When you select a program, you can schedule it to be recorded once, daily, or every time it comes on. The guide listings extend a week into the future; you can sort upcoming shows by name or theme. An IR blaster can change channels on your cable box automatically, and VCR Plus makes manual-timer recording easier.
The DVDR80's jack pack is difficult to top. Unlike the competing Panasonic DMR-E60S, the Philips lacks dual A/V ins and outs, but we consider its pair of digital-audio outputs (optical and coaxial) and its component-video input more valuable than multiple jacks of the same type. The back panel also includes a single A/V input and output, both with S-Video; a component-video output; and an RF input and output for the cable. Out front, behind a flip-down door, you'll discover another A/V input with S-Video and a FireWire jack for digital camcorders.
Philips's deck records on write-once DVD+Rs, which are somewhat "--="" rel="nofollow" class="c-regularLink" target="_blank">&siteid=7&edid=&lop=txt&destcat=&destUrl=http%3A%2F%2Fwww%2Ecdrinfo%2Ecom%2FSections%2FArticles%2FSpecific%2Easp%3FArticleHeadline%3DDVD%2520Media%2520Format%2520Compatibility%2520Tests%26Series%3D0" target="new">less compatible than DVD-Rs, as well as on rewritable DVD+RWs. The seven recording modes can fit 1, 2, 2.5, 3, 4, 6, or 8 hours of footage on a single-sided 4.7GB disc. But as recording length increases, video quality decreases. The simple DVD menu created on each disc consists of customizable thumbnail images and basic information about the contents. You can easily insert chapter stops on nonfinalized discs, or the recorder can do that for you in 5- to 6-minute intervals. Unsurprisingly, the DVDR80's picture quality ran circles around VHS's, even in the 4-hour mode. Our cable recordings were only as noisy as the channels themselves, with accurate colors and rock-solid stability. The main artifacts were crawling blocks, known as MPEG noise, in backgrounds and patches of solid color.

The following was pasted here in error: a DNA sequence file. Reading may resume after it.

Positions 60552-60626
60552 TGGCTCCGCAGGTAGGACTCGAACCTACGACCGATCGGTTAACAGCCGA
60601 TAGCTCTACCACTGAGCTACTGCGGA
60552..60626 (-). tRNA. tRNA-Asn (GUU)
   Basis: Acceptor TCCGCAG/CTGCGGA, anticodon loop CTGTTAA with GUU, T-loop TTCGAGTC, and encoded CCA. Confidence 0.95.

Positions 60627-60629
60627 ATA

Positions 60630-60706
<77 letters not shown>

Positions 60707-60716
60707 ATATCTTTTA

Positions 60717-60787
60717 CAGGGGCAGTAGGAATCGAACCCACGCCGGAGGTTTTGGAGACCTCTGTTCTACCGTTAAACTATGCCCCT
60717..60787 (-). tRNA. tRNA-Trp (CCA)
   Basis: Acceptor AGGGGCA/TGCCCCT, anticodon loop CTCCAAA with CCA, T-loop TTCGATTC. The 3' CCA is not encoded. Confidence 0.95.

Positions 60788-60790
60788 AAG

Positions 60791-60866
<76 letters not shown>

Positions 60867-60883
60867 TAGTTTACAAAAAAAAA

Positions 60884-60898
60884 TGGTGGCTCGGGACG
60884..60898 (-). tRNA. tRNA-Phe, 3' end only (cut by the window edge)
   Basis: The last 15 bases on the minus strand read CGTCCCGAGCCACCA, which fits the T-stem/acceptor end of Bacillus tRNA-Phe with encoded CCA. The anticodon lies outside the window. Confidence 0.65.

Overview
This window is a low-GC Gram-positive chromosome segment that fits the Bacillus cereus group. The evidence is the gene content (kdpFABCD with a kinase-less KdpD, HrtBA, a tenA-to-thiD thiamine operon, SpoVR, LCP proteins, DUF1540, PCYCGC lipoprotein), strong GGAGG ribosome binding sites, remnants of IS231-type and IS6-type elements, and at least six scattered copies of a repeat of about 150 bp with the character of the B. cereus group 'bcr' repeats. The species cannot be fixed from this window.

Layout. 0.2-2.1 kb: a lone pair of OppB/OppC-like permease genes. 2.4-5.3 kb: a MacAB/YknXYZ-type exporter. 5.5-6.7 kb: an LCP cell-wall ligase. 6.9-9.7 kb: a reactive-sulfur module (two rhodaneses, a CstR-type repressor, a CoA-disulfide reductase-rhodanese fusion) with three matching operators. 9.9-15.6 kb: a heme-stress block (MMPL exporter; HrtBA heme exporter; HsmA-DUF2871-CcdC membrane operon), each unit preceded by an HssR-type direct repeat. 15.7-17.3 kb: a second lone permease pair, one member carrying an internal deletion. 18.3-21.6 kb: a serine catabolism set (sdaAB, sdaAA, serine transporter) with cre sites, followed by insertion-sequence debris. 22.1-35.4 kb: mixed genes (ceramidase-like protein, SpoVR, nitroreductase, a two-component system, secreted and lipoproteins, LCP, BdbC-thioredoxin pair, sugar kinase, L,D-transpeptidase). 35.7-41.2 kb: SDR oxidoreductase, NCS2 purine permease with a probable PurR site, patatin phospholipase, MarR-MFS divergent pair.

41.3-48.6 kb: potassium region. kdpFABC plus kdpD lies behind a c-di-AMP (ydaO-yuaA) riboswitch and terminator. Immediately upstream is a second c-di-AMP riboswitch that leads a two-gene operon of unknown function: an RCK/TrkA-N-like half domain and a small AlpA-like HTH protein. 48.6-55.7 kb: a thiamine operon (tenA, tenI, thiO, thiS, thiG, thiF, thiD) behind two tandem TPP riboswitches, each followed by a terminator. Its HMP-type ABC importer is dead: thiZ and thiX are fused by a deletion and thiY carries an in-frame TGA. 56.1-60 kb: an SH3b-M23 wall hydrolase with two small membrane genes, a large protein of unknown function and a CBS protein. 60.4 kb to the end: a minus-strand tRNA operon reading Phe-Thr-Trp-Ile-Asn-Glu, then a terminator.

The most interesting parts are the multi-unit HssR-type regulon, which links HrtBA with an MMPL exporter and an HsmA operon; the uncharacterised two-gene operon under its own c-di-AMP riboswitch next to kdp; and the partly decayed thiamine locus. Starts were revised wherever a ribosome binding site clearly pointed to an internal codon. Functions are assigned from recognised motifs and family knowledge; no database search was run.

The 1-hour mode displayed excellent detail and very little noise, and the 2- and 2.5-hour modes, perfect for most movies, looked nearly as good. All three selections delivered 450 lines of resolution, according to our Avia test disc. The resolution dropped precipitously to 275 lines in the 3- and 4-hour modes, 250 lines in the 6-hour mode. However, resolution isn't everything, and as we decreased the recording quality in every mode, we saw more MPEG noise.
To further evaluate the video quality, we performed a side-by-side comparison of the DVDR80 and Panasonic's DMR-E60S, which has similar features but no program guide. The pristine digital transfer of Monsters, Inc. provided the perfect reference. Overall, the Panasonic in its 1- and 2-hour modes won by a very slight margin. The Philips tended to introduce more MPEG blocks but also looked a tiny bit sharper, especially in the background and the walls of Sully and Mike's apartment. In the 4-hour mode, the Philips edged out the Panasonic by a blue hair; Sully's coat was noticeably more detailed compared with the E60S's oversmooth rendition.
The DVDR80's progressive-scan video playback, thanks in no small part to Genesis/Faroudja DCDi processing, is extremely impressive. The deck passed our gamut of video tests easily, removing the jagged edges from the Video Essentials waving American flag and correctly implementing 3:2 pull-down during Star Trek: Insurrection.

Philips DVDR80

Score Breakdown

Design 4Features 6Performance 7